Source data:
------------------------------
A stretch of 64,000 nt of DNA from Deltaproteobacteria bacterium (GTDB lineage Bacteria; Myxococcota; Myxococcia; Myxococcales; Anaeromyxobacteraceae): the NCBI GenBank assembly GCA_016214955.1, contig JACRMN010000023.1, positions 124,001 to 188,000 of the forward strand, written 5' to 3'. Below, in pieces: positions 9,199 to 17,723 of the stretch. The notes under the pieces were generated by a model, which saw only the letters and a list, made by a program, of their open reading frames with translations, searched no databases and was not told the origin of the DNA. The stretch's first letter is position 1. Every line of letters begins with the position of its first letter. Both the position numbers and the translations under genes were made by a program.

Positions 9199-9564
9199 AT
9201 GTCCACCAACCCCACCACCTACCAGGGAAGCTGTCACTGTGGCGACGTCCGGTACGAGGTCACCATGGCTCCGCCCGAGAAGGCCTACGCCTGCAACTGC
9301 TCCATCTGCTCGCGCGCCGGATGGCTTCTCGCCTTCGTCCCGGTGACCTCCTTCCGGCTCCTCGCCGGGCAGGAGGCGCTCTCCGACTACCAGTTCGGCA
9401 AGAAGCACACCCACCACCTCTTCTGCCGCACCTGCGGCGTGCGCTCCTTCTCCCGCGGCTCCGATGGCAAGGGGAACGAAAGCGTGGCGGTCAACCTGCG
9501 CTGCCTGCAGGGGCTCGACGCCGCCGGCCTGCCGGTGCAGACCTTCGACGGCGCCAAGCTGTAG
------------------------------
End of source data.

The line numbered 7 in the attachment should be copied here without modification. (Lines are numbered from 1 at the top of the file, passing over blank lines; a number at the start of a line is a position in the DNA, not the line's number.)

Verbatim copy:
9501 CTGCCTGCAGGGGCTCGACGCCGCCGGCCTGCCGGTGCAGACCTTCGACGGCGCCAAGCTGTAG